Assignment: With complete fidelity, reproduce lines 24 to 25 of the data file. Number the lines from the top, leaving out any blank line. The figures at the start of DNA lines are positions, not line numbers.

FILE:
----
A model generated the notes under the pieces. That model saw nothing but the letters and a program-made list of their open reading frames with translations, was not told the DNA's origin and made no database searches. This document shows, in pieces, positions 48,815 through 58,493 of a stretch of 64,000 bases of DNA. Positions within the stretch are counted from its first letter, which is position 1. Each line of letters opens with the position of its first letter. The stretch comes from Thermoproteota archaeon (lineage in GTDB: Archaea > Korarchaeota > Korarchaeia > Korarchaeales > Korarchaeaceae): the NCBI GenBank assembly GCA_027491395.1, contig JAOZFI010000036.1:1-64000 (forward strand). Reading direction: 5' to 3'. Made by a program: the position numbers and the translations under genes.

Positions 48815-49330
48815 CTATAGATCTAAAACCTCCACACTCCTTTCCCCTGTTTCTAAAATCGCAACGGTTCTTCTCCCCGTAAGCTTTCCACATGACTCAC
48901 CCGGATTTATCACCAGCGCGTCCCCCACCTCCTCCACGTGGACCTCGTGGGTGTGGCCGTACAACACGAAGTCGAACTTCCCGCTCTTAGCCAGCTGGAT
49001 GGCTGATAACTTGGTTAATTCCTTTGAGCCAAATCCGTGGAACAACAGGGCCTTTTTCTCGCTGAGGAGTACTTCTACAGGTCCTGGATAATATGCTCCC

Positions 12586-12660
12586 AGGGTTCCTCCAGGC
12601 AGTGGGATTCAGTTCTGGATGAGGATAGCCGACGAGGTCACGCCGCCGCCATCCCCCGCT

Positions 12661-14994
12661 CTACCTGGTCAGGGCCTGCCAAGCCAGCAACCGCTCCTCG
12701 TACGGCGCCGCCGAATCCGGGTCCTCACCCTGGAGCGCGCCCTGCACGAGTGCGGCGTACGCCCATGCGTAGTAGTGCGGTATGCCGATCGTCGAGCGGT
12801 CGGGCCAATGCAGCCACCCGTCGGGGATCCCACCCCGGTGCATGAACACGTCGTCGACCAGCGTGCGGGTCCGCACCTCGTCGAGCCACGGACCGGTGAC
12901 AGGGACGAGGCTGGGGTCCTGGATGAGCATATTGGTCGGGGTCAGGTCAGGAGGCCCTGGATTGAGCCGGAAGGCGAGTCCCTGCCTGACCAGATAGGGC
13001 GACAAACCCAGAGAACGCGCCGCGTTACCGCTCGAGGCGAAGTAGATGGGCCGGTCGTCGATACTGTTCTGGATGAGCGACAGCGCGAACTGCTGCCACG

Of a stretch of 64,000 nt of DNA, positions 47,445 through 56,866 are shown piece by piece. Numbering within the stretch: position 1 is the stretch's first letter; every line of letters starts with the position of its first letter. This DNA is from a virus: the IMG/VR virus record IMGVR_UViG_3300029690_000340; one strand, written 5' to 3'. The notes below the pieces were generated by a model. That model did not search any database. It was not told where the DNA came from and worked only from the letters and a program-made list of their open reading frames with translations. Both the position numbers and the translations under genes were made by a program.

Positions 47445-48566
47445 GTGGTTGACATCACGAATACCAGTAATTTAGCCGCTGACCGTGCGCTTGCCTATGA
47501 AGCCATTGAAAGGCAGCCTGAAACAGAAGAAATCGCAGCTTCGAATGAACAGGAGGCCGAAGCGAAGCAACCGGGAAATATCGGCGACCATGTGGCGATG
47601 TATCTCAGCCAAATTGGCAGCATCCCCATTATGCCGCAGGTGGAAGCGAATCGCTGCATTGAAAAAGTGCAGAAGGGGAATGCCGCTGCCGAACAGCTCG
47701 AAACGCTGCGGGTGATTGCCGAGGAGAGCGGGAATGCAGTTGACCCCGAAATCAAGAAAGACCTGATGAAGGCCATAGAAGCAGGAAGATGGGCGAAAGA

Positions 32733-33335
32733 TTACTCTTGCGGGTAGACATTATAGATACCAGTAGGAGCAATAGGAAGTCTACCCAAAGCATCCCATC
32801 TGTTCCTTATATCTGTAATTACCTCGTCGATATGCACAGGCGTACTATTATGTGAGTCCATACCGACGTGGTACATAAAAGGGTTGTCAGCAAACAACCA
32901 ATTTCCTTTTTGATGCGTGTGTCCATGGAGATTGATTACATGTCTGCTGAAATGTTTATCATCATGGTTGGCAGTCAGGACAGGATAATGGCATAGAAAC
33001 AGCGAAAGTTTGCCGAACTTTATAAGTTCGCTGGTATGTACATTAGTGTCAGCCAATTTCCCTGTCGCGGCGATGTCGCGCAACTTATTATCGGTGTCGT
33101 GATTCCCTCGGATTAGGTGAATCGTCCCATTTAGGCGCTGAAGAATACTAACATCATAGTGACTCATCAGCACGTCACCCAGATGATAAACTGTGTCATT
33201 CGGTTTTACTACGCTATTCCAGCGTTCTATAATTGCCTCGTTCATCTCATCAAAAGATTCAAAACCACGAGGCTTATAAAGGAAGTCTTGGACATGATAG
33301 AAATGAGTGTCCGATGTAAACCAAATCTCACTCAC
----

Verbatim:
32901 ATTTCCTTTTTGATGCGTGTGTCCATGGAGATTGATTACATGTCTGCTGAAATGTTTATCATCATGGTTGGCAGTCAGGACAGGATAATGGCATAGAAAC
33001 AGCGAAAGTTTGCCGAACTTTATAAGTTCGCTGGTATGTACATTAGTGTCAGCCAATTTCCCTGTCGCGGCGATGTCGCGCAACTTATTATCGGTGTCGT